Court of Appeals Gives Caro, Michigan-Based Doctor Back $6 Million After Being Charged in Alleged ‘Pill Mill’ Scheme

Joseph E. Oesterling, M.D., gets back six million dollars.
Chapman Law Group attorney Robert Andretz (from left), Joseph E. Osterling, M.D., and Chapman Law Group attorney Ronald W. Chapman II. |

After Feds Assert He Was Running a ‘Pill Mill,’ Caro Physician Joseph E. Oesterling, M.D., is Victorious in His Appeal

Caro, Michigan-based physician Joseph E. Oesterling, M.D., represented by Ronald W. Chapman II and Robert J. Andretz of Chapman Law Group, won an appeal in January 2017 that had been filed by the Tuscola County Prosecutor and the Thumb Narcotics Unit last year.

The ‘Pill Mill’ Accusation

In October 2017, Dr. Oesterling was acquitted by a jury of his peers of all federal criminal charges brought against him and his medical practice, Caro Medical Group, a Caro-based family practice. The prosecution argued at trial that Dr. Oesterling was running a “pill mill.” However, after a nearly monthlong trial, a jury did not buy the prosecution’s claims.

After Dr. Oesterling was acquitted, attorneys Chapman and Andretz filed a motion demanding the government release the property and money seized during its investigation of Caro Medical Group. The government maintained it had a right to Dr. Oesterling’s seized assets even after a jury acquitted him of any wrongdoing. After a hearing, the trial court granted Dr. Oesterling’s motion and ordered the government to return Dr. Oesterling’s property.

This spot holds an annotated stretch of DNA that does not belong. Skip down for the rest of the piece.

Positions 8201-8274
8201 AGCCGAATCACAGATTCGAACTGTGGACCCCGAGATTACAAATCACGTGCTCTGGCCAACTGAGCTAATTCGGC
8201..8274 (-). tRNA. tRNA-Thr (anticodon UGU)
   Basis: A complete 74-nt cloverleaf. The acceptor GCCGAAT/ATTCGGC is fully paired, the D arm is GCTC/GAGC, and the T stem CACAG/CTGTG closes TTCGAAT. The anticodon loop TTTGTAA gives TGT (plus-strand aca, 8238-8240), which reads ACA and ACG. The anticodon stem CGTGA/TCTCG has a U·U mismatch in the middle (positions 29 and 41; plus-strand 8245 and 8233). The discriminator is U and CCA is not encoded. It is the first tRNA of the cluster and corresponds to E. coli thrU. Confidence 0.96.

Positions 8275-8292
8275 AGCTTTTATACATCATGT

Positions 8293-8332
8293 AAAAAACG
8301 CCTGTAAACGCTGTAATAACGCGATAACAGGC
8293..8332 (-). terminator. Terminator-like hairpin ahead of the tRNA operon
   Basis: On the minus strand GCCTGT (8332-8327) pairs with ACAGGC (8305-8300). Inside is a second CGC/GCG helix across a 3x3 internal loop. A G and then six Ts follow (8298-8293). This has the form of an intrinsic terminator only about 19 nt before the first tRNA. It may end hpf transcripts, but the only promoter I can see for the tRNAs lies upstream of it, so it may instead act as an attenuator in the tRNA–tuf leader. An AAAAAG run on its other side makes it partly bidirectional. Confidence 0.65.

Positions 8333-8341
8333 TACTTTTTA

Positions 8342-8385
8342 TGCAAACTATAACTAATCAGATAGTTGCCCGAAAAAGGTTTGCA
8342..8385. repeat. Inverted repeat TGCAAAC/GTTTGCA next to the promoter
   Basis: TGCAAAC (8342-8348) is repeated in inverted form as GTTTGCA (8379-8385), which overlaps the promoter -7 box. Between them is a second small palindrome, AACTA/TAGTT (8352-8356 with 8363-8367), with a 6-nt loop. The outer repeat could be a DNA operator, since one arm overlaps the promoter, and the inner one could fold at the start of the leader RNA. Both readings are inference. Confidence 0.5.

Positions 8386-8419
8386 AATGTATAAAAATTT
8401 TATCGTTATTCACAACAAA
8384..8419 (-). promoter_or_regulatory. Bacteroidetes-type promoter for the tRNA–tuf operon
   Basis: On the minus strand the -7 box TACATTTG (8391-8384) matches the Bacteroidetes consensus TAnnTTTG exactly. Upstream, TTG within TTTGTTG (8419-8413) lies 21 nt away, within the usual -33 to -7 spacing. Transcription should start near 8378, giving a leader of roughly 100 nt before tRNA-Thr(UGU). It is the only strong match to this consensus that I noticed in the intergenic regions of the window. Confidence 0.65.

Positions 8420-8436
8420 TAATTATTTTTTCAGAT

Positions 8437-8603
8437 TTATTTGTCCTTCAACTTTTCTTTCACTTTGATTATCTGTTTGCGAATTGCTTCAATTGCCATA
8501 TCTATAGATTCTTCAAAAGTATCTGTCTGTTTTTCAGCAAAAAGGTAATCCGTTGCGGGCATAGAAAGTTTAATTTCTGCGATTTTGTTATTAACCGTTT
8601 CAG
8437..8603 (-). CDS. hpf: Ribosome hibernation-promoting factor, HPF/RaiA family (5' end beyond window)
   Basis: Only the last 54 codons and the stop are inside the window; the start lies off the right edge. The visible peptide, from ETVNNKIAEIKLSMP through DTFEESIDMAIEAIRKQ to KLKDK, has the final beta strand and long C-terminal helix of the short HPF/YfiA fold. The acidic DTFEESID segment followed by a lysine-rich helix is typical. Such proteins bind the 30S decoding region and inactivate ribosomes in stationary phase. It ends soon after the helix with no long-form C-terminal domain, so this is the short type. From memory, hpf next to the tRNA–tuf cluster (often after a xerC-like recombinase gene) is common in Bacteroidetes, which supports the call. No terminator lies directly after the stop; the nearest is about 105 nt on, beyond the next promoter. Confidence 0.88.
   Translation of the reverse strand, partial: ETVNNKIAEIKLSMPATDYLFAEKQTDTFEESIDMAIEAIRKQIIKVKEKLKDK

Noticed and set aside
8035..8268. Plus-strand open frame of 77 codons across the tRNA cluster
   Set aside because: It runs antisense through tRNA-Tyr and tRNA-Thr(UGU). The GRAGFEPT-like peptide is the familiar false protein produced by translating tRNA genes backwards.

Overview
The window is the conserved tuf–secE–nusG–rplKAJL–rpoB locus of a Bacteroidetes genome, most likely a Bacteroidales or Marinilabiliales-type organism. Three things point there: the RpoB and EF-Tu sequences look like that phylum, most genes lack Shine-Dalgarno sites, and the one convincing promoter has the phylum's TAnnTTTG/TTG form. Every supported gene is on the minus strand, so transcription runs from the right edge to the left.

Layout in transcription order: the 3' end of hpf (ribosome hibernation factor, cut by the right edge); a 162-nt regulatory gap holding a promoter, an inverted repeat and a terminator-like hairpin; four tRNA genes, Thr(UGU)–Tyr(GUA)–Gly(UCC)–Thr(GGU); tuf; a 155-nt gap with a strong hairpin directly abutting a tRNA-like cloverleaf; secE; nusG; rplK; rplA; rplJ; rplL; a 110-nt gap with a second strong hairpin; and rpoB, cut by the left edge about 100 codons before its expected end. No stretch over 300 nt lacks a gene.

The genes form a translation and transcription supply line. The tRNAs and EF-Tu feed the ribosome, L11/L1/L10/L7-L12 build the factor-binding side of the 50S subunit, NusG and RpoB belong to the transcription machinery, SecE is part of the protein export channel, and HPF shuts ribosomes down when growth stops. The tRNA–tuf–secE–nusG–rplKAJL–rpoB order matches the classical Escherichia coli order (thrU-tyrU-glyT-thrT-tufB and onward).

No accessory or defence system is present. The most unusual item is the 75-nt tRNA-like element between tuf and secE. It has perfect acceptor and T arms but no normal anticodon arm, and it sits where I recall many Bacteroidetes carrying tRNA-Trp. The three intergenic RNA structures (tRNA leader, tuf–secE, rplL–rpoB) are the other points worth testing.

Government Appeals

The government appealed the trial court’s ruling maintaining that the property taken from Dr. Oesterling was derived from illegal activity. For a third time, a court disagreed with the government. In January 2019, the Court of Appeals struck down the government’s appeal, stating that the government did not cite any evidence that the amount of money that Dr. Oesterling had in his accounts could not be legitimately explained. The court also noted in its opinion that a DEA agent even testified that it was impossible to say whether the seized property were proceeds from illegal activity.

“Dr. Oesterling is finally looking forward to moving on from the government’s continued efforts to prove a wrong where one did not exist. Property is only subject to forfeiture if there is a substantial connection between property and illegal activity. There was no connection here,” said attorney, Ronald W. Chapman II.

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